In the above process, myeloma cell lines that have lost their ability to produce their own antibodies or antibody chain are used, so as to not contaminate the target antibody. Furthermore, only myeloma cells that have lost a specific enzyme called hypoxanthine-guanine phosphoribosyltransferase (HGPRT) and therefore cannot grow under certain conditions (e.g. in the presence of a selection medium called HAT medium) are used; these cells are preselected by the use of either 8-azaguanine or 6-thioguanine(8-azaguanine has been shown to produce unreliable results.(van Diggelen et al 1979)) media prior to the fusion since cells that possess the HGPRT will be killed by the 8-azaguanine. During the fusion process many cells can fuse: Myeloma cell with myeloma cell, spleen cell with spleen cell, spleen cell with myeloma cell, etc. The desired fusions for making hybridomas are between a healthy B-cell, which produces antibodies against the antigen of interest, and a myeloma cell. In these relatively rare fusions, the healthy B cell will make the HGPRT enzyme that will allow the fused cell to survive in HAT medium so that only the successfully fused cells will grow in culture. The medium must be enriched during selection to favour hybridoma growth. This can be achieved by the use of a layer of feeder cells or supplement media such as briclone. Production in cell culture is usually preferred as the ascites technique may be very painful to the animal and if replacement techniques exist, may be considered unethical.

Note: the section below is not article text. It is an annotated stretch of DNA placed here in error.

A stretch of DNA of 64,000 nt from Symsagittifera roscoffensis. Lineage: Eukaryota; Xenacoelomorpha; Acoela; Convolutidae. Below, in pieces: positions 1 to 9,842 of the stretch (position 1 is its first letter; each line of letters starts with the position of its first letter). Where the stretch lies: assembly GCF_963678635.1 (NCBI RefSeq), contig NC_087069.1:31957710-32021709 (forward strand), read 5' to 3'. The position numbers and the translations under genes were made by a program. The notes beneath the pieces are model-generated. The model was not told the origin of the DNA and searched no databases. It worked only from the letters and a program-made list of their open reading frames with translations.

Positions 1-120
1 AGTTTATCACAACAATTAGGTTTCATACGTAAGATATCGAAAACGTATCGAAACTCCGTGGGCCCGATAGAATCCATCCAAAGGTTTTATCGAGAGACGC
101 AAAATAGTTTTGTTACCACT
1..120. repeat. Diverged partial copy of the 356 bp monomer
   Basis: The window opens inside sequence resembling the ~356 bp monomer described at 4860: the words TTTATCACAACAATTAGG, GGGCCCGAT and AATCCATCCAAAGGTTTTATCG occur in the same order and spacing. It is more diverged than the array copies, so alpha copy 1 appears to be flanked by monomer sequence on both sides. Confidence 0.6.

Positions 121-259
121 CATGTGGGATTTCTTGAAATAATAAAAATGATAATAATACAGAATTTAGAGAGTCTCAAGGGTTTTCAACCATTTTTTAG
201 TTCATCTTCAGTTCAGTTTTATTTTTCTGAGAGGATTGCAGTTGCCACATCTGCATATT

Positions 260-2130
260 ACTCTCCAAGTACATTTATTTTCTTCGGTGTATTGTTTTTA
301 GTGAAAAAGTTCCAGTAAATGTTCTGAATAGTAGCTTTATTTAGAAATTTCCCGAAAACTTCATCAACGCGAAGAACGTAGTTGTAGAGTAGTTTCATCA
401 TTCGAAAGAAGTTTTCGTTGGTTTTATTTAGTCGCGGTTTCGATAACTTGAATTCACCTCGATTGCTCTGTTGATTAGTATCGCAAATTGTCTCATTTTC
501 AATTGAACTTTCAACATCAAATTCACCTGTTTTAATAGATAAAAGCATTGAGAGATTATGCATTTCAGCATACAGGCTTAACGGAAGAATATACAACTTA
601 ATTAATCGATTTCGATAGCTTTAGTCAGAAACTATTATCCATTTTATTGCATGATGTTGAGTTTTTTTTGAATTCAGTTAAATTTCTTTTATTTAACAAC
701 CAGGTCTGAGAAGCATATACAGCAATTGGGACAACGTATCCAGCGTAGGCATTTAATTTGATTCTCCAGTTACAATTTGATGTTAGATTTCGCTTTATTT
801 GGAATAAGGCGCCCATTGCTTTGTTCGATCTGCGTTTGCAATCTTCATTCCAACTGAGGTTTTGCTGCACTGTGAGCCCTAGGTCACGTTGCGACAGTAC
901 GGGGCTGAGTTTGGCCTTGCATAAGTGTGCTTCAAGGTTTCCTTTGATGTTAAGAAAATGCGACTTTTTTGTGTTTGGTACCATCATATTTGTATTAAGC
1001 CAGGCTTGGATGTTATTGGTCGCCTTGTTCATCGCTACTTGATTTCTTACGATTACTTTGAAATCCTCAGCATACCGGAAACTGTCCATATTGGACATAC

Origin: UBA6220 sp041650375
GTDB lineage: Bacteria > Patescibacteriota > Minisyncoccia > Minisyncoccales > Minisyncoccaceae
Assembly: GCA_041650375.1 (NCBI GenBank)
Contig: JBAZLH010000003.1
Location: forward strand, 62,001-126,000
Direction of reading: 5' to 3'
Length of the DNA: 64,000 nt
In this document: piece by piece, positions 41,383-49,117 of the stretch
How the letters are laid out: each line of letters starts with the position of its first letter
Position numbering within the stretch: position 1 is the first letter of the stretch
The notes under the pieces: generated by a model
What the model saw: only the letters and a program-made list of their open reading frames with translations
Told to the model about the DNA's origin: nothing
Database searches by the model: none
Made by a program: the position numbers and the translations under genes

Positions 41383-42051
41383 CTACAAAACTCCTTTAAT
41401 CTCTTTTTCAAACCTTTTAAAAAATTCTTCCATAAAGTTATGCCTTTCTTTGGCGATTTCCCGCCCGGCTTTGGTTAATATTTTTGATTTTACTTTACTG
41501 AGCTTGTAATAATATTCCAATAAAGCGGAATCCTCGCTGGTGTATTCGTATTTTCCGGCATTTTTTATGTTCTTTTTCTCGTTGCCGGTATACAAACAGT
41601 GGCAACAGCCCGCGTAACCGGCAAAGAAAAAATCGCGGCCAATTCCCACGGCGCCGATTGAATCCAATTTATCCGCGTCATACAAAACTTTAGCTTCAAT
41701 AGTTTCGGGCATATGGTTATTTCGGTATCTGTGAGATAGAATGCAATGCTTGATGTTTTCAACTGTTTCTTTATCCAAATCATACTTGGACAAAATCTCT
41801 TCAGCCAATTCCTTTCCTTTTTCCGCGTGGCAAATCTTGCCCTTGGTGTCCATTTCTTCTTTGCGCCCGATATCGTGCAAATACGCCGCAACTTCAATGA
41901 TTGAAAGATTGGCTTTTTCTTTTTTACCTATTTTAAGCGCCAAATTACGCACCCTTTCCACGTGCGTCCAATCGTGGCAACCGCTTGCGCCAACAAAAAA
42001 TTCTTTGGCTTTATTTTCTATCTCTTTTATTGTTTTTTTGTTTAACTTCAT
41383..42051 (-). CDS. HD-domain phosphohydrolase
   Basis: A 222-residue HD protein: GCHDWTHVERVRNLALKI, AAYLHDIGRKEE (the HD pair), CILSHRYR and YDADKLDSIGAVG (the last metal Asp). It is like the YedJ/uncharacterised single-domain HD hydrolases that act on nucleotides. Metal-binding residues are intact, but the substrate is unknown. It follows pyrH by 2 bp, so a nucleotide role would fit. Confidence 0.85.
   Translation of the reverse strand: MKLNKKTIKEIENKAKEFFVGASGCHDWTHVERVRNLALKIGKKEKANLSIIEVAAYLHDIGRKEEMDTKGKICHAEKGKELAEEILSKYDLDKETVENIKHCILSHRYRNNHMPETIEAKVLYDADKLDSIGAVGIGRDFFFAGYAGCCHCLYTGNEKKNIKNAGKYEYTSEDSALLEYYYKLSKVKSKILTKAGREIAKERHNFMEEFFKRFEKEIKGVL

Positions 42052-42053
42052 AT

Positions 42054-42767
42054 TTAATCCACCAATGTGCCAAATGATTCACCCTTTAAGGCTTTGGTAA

The production of Recombinant monoclonal antibodies involves technologies, referred to as repertoire cloning or phage display/yeast display. Recombinant antibody engineering involves the use of viruses or yeast to create antibodies, rather than mice. These techniques rely on rapid cloning of immunoglobulin gene segments to create libraries of antibodies with slightly different amino acid sequences from which antibodies with desired specificities can be selected.These techniques can be used to enhance: the specificity with which antibodies recognize antigens, their stability in various environmental conditions, their therapeutic efficacy, and their detectability in diagnostic applications. Fermentation chambers have been used to produce these antibodies on a large scale.


Once monoclonal antibodies for a given substance have been produced, they can be used to detect the presence and quantity of this substance, for instance in a Western blot test (to detect a protein on a membrane) or an immunofluorescence test (to detect a substance in a cell). They are also very useful in immunohistochemistry which detect antigen in fixed tissue sections. Monoclonal antibodies can also be used to purify a substance with techniques called immunoprecipitation and affinity chromatography.